- if I'm going to use a social science lingo, I'm basically doing snowball sampling. I hop from node to node.

- ppl who boost a lot are a good spot to build your own follows. In terms of culture, consequently this is beginning to form a Tumblr/livejournal ethos: your follow habit is not personal. Unfollow if the boosts are too frequent or irrelevant.

- following hashtags is also a thing now, so you don't have to follow people, but if they tag a tag you follow, they'll show up on your feed. So, follow #colorado.

- and then finally, fedi culture: people are genuinely sympathetic to requests for connection. At this point you should have picked up two things: hashtagging to surface your public posts beyond your local instance and boosting as human-driven recommendation engines. So, do an #introduction post, be genuine about what you're looking for, tag liberally.

- i spent about a week hopping from one social bubble to the next because my priority is not to recreate a genuine fedi issue of having my feed to be too white and male. Happy and proud to say I think i achieved it. Sorry to everyone on mefi.social though!

- translation & following feeds: a number of clients offer in-app translation and the ability to follow other instances' local feed. You can also build your own lists (of people you already follow). Apologies to anyone following me tho, for some reason none of the built-in solutions have figured out Malay text enough to translate it. Indonesian too. Doesn't seem to happen with other languages using latin characters.
posted by cendawanita at 6:37 PM on January 19 [13 favorites]


Meanwhile, Musk's securities fraud trial (over his 2018 tweet, "Am considering taking Tesla private at $420. Funding secured.") has begun.

In his opening statement, Musk's lawyer asserted:
Twitter haikus don’t move the market.
I think Eli Lilly would like to object.
posted by cheshyre at 7:03 PM on January 19 [11 favorites]


Twitter haikus
Am considering
taking Tesla private at
$420.


You can almost pass it off, but the

Funding secured.

ruins it.
posted by ChurchHatesTucker at 7:22 PM on January 19 [4 favorites]


> In a leveraged buyout, the borrower is the target company, not the new owners of the target company. So Mr. Musk and his partners borrow tens of billions of dollars from banks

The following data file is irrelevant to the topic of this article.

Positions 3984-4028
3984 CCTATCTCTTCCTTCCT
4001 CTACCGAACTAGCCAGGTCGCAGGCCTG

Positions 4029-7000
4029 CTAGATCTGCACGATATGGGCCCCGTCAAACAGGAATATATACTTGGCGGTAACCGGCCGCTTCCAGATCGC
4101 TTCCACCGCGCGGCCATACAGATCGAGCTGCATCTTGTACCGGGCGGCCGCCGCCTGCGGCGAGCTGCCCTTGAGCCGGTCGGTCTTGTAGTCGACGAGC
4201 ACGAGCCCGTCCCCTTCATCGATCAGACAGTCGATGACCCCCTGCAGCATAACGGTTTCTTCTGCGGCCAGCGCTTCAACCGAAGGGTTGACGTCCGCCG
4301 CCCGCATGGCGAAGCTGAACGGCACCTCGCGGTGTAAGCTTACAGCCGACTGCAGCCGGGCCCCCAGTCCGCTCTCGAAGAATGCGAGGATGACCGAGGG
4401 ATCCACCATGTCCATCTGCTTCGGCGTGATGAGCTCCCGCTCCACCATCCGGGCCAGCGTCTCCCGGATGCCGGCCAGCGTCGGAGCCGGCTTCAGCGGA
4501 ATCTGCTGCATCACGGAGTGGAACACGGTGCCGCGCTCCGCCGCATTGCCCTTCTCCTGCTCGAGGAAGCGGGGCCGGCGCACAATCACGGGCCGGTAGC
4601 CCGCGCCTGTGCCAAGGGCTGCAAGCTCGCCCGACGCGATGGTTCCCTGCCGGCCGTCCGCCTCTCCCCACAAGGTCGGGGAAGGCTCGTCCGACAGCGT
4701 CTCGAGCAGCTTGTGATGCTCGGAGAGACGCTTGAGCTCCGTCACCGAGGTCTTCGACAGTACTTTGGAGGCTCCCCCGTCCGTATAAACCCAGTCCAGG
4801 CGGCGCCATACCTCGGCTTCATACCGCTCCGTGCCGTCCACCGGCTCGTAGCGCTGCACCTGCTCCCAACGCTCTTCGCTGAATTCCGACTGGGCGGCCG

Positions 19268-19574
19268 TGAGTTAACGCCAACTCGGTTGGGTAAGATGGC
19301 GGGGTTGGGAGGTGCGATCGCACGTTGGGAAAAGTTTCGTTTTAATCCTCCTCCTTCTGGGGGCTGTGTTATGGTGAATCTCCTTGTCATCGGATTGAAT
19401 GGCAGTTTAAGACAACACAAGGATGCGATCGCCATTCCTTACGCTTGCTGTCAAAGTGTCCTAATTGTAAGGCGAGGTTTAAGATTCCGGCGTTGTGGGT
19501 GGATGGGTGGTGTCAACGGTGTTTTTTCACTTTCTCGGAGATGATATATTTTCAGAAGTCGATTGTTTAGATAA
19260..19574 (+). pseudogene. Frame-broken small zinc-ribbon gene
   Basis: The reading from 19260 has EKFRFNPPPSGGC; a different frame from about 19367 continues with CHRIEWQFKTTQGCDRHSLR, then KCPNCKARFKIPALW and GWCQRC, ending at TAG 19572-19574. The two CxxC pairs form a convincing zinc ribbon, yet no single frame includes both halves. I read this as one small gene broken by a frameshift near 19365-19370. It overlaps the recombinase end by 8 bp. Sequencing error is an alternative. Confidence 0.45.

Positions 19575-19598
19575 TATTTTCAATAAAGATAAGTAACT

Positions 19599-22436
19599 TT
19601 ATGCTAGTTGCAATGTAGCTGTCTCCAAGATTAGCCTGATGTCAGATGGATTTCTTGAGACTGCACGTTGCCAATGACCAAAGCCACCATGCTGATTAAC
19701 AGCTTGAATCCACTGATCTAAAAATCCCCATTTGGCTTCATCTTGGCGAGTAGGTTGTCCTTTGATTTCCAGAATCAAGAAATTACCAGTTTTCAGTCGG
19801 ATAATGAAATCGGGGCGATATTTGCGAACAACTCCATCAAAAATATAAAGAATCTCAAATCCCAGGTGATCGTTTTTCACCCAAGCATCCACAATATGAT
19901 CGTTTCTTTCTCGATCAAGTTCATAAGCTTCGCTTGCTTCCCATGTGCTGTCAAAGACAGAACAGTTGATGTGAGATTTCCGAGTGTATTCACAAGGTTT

This is such a strange thing because the entity taking out the loan isn't the one negotiating a loan. It feels like a thing that corporate bylaws should be able to stop the whole thing cold by forcing any liabilities the buyers carry to not be transferable to the business and requiring a unanimous vote of all those who are employees at the time of the purchase to change that part of the bylaws. Getting it right would be kind of hard, though. I don't know the accepted categories in those transactions, but it seems like something you could write a standard clause for that everyone puts in.
posted by madhadron at 8:07 PM on January 19


> ChurchHatesTucker:

Funding secured.

ruins it.


Interestingly, if he had left out those two words and kept it just to the haiku part, I don't think that trial would be happening. The first part was true, "funding secured" was the lie.
posted by mhum at 8:39 PM on January 19 [5 favorites]


This is such a strange thing because the entity taking out the loan isn't the one negotiating a loan. It feels like a thing that corporate bylaws should be able to stop the whole thing cold by forcing any liabilities the buyers carry to not be transferable to the business and requiring a unanimous vote of all those who are employees at the time of the purchase to change that part of the bylaws.

Huge topic but I think the sticking point here is just that employees are not considered to have a proprietary interest in a corporation under US corporate law (unless they are also shareholders). They've got a contract and some protections against egregious abuse, but apart from that they don't have any legal interest in what happens to the business. (Summers and Shleifer actually wrote a pretty interesting paper about this back in the '80s, before they helped do shock therapy on the Soviet Union.) In general it is understood to be operated in the interest of its owners, the shareholders. And as long as they're getting paid enough in the buyout, the shareholders have no reason to care about what happens after. From this shareholder-centric perspective, the entity taking out the loan is being consulted. They (through their only party that matters, the shareholders) don't directly negotiate the loan, but they can reject the deal.